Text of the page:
Nearly two years into the pandemic, Americans have seen a handful of strange instances in which Republicans have touted treatments that do not work. For example, the right seemed quite excited for a while about hydroxychloroquine, despite the fact that it's ineffective against Covid-19. More recently, ivermectin became popular among many of the same folks.
Donald Trump, of course, even talked about putting disinfectants and lights inside human beings to treat the virus.
But as strange as those developments were, it's just as bizarre to see Florida Gov. Ron DeSantis contribute to the problem in an incoherent way. The Orlando Sentinel reported overnight:
Gov. Ron DeSantis slammed the Biden administration Tuesday for dropping two antibody treatments for COVID-19 that he has championed, even though the drugmakers themselves concede they are ineffective against omicron.
Even by contemporary standards, this one's a doozy.
The FDA announced this week that the monoclonal antibody treatments from Regeneron and Eli Lilly should no longer be used. The drugs had received emergency-use authorizations, but because they don't work against the omicron variant, federal health regulators decided revoking the authorization was the obvious move.
Both drugmakers endorsed the policy change, agreeing that the infusion treatments aren't effective against omicron.
In theory, that should effectively end the conversation. In practice, Florida's Republican governor responded to the news by throwing a fit and accusing the Biden administration of "pulling the rug out from under people."
At a press conference yesterday, DeSantis went on to tell reporters "Early this morning, thousands of Floridians woke up to news that their appointments to get treatment for Covid-19 infection were canceled by the administration, which revoked, outright revoked authorization for two very popular monoclonal antibody treatments."
Of course, the treatments were "popular" when they worked. They'd likely remain "popular" if they still worked. But for grown-ups, what's supposed to matter is not whether medicines are well liked, but rather, whether they're effective at treating patients.
And yet, there's Florida's furious GOP governor, threatening to file a lawsuit that would, if successful, force the Biden administration to re-endorse treatments that won't help people during the pandemic.
It's why White House Press Secretary Jen Psaki marveled yesterday at just "how crazy this is." She added that the Biden administration continues to dispatch treatments to Florida that are effective, but DeSantis administration officials "are still advocating for treatments that don't work."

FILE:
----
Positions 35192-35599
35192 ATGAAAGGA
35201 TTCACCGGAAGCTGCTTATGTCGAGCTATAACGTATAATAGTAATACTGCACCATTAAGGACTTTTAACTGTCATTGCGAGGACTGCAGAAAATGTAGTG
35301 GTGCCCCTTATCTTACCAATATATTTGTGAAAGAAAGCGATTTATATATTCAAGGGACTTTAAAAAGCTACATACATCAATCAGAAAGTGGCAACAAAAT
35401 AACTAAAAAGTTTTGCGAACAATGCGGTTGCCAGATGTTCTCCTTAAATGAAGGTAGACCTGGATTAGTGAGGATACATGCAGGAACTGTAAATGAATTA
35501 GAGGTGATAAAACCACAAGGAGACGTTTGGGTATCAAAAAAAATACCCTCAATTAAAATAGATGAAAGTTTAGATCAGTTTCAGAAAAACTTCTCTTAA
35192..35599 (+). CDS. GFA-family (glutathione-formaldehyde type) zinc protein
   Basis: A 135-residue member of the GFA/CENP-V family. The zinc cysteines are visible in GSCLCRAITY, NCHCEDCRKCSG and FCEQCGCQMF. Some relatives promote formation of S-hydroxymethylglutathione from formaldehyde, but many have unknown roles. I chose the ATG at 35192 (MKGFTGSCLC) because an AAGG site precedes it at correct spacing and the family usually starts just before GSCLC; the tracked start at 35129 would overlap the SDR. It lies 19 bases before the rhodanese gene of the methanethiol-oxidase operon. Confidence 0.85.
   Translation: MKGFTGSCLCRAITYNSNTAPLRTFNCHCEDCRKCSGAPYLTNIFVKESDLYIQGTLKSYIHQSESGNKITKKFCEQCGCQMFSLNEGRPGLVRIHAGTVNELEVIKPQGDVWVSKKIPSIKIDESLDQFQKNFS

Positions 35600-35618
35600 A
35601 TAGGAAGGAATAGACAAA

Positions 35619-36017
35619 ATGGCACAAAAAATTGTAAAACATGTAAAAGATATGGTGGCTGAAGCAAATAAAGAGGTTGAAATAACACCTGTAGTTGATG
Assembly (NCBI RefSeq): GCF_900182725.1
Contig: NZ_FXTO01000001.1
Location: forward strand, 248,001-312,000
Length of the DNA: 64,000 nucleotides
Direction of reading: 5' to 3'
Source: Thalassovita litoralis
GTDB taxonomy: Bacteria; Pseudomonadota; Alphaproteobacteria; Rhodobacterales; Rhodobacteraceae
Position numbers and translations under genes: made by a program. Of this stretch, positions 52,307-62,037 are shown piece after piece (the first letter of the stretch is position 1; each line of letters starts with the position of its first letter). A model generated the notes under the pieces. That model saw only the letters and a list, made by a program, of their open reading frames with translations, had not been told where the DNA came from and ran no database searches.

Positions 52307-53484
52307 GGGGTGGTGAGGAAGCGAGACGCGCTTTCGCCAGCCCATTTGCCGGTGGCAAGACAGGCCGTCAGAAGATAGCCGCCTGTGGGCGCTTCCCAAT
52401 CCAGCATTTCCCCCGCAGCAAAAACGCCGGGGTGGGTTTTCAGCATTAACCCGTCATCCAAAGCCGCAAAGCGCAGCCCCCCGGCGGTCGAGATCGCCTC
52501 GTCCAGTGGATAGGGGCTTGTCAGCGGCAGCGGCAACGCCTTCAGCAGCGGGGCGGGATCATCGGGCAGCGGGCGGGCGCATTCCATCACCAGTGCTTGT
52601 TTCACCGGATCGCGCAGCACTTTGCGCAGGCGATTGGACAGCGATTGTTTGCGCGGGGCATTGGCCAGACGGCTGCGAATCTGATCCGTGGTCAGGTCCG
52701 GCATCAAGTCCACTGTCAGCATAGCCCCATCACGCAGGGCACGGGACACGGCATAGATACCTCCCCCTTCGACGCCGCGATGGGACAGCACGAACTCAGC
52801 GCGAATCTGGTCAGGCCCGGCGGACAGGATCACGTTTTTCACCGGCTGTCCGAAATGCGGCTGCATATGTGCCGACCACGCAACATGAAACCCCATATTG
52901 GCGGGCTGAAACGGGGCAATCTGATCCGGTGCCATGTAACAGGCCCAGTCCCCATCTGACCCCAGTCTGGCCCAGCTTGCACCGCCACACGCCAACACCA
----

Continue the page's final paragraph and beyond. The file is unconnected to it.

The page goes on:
Well, sure, when you put it that way, it sounds bad.
Making matters quite a bit worse, the governor — a former member of the far-right House Freedom Caucus in Congress — could be investing his energies into promoting vaccines and boosters that do work, instead of ineffective treatments that even the drug's manufacturers concede do not work.
But he's not. Instead, DeSantis has recently publicly questioned the safety of vaccines. And made Trump-like complaints about testing. And treated his booster status as a state secret. And allowed his administration to punish a Florida Health Department official who has been integral in leading central Florida through the pandemic because the doctor had the audacity to encourage people in his office to get vaccinated.
And let's also not forget that the governor tapped a fringe figure with ridiculous ideas to serve as Florida's surgeon general — despite the fact that Dr. Joseph Ladapo has questioned the efficacy of Covid-19 vaccines, denounced vaccine requirements, referenced unsubstantiated conspiracy theories to argue against vaccines, and encouraged Floridians to "stick with their intuition," as opposed to following the guidance of public health officials who actually know what they're talking about.
The Miami Herald's editorial board recently took stock of the latest developments surrounding DeSantis and Florida's response to the pandemic, and the editors didn't mince any words. "Nothing can hide Florida's descent into Crazyville," the Herald's editorial board wrote.
That was in October. Things are much worse now.